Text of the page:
Hurricanes good practice for cyber attacks

Fuel Fix:
Power utilities are better prepared for cyberattacks aimed at energy companies and the electric grid because of their responses to hurricanes and other natural disasters, but better planning and coordination are needed, executives said Thursday.

Lessons learned in the aftermath of hurricanes in Florida and after superstorm Sandy devastated the Northeast last year can be brought to bear in the next disaster, whether it is man-made or from Mother Nature, the business leaders told IHS CERAWeek.

“We’ll leverage our history of dealing with unpredictable events like storms and translate these capabilities to cyber threats,” said Florida Power & Light Co.’s chief operating officer, Deborah Caplan. Still, she noted, “we can do all the preparation in the world, but we always have to be ready for the unexpected.”

The energy industry is a major target of cyberattacks,having drawn 40 percent of the attempts made last year.Some analysts have warned that it’s not a matter of whether — but when — a cyberattack will affect the nation’s energy infrastructure.

Any attack could spread across several sectors and companies, requiring a broad response, Caplan noted. “When or if we have a cyberattack, it could happen across multiple industries,” she said. “Each them having a plan and all of us having a plan is going to become very important.”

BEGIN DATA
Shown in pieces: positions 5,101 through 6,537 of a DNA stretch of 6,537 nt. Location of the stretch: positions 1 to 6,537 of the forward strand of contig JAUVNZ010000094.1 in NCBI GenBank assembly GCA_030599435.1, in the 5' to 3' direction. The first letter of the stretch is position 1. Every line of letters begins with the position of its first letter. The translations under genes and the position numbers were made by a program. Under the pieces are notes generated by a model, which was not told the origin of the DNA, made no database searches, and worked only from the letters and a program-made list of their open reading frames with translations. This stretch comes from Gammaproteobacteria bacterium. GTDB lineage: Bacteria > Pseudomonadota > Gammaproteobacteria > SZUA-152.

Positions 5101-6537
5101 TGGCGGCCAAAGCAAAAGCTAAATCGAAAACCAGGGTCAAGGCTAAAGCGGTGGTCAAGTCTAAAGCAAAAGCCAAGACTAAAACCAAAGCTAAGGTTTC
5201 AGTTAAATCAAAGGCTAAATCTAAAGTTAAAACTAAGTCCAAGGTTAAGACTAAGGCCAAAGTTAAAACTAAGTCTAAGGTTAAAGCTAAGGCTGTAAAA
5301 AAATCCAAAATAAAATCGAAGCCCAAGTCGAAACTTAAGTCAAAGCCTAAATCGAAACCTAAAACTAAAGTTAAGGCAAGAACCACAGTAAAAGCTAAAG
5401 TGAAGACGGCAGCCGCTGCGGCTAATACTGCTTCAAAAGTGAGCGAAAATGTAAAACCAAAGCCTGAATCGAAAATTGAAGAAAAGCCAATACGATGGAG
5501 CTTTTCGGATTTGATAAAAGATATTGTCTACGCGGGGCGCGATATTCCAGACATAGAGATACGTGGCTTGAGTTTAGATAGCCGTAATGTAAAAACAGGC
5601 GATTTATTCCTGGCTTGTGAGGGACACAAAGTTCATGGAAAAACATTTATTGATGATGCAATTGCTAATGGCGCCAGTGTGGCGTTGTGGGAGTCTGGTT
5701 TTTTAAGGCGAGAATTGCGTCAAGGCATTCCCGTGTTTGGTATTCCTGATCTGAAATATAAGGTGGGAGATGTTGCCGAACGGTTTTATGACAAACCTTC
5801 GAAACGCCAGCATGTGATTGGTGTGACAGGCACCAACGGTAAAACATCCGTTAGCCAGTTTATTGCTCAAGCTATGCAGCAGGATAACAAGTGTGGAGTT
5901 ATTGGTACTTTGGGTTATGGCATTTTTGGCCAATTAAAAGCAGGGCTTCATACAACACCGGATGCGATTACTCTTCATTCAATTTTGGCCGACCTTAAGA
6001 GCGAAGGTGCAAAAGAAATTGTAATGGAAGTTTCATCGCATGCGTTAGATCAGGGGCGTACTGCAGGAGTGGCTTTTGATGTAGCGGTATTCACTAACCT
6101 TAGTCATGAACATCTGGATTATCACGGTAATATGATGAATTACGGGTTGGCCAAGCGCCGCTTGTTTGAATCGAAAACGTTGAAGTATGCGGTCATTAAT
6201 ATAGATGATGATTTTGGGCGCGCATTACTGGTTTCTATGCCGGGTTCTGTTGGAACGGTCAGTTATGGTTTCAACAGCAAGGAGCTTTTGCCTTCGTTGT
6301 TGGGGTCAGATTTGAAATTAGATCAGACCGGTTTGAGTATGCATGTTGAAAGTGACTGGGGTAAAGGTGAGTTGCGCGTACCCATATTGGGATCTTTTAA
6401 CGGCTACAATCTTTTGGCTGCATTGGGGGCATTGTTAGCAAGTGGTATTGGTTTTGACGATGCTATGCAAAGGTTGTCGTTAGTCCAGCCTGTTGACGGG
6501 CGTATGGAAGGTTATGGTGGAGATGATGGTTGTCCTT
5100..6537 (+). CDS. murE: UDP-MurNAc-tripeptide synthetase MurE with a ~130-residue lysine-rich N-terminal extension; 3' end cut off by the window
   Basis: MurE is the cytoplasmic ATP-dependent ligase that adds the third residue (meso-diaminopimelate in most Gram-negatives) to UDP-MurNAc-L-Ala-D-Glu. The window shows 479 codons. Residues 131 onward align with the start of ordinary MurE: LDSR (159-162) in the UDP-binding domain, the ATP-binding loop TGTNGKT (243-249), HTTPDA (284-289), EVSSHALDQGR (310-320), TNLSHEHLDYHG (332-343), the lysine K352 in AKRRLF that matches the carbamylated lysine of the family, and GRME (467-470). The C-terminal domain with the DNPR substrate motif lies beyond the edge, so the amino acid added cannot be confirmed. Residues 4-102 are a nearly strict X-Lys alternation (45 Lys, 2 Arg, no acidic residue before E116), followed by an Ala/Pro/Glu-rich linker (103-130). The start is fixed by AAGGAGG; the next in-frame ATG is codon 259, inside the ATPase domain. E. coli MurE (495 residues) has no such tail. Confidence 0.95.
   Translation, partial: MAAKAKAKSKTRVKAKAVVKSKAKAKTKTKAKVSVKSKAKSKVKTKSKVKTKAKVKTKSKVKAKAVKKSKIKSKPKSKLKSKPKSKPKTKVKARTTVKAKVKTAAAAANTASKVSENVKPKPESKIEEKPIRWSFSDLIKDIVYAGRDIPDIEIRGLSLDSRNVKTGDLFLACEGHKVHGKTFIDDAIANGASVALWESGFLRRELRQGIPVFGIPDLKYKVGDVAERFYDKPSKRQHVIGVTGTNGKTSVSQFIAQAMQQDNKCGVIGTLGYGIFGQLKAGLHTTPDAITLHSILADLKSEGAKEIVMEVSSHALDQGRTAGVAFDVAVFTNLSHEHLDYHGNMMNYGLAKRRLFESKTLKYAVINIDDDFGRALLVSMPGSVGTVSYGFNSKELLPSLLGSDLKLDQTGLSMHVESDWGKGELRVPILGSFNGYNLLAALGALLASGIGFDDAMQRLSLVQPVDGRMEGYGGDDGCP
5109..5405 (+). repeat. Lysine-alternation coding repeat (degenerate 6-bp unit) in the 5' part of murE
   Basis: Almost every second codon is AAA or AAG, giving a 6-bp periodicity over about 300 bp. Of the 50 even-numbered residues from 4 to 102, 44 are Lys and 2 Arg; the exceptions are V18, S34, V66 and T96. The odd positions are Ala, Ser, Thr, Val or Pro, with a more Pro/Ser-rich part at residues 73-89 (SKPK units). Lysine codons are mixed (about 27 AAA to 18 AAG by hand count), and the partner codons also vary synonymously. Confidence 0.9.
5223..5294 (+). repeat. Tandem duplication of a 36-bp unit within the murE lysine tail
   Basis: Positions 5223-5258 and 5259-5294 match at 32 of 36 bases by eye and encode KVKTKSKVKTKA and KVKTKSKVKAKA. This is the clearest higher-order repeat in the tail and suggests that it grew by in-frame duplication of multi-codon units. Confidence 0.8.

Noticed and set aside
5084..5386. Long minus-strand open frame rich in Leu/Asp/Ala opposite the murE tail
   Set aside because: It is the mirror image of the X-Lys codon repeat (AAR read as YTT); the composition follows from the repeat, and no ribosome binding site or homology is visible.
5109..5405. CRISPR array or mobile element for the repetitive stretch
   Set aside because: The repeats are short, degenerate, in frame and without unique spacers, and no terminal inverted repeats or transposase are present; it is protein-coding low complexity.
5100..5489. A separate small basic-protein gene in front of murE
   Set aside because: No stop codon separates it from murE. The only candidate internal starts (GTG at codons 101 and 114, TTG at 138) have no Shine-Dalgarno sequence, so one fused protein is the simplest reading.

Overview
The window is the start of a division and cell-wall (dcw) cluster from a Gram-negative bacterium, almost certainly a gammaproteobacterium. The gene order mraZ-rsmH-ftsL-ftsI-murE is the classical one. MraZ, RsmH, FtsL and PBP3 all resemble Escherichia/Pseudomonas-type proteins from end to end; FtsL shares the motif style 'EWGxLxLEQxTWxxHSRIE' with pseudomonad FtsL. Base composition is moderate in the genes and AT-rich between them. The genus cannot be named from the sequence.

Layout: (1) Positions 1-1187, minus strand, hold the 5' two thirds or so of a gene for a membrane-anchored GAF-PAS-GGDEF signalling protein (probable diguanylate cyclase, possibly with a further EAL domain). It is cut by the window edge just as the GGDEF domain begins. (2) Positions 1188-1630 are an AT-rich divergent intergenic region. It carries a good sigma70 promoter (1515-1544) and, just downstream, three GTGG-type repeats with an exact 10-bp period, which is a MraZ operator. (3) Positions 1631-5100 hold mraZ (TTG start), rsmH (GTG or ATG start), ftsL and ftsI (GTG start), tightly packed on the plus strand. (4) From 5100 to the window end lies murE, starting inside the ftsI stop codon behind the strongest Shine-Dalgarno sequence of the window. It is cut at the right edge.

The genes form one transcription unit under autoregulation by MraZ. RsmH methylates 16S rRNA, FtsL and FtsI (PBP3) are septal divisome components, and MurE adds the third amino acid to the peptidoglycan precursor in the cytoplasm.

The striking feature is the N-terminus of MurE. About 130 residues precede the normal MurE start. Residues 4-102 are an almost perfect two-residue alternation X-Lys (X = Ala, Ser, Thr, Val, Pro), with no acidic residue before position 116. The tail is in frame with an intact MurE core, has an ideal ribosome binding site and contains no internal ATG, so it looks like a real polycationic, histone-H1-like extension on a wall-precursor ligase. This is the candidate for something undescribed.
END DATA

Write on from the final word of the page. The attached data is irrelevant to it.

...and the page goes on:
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Such attacks could quickly drive us into a more primitive existence.  They have a cascading effect when the power goes off, leading to loss of water which leads to toilets not working, food spoilage, gas pumps not working, etc.  "Preppers,"  those who prepare for apocalyptic events will probably be the best situated.  Ironically, cyber attacks would probably be pretty low on their list of threats.  As the infrastructure deteriorates  having weapons to defend yourself will also become more important.  An AR-15 with large capacity magazines will be considered an asset.

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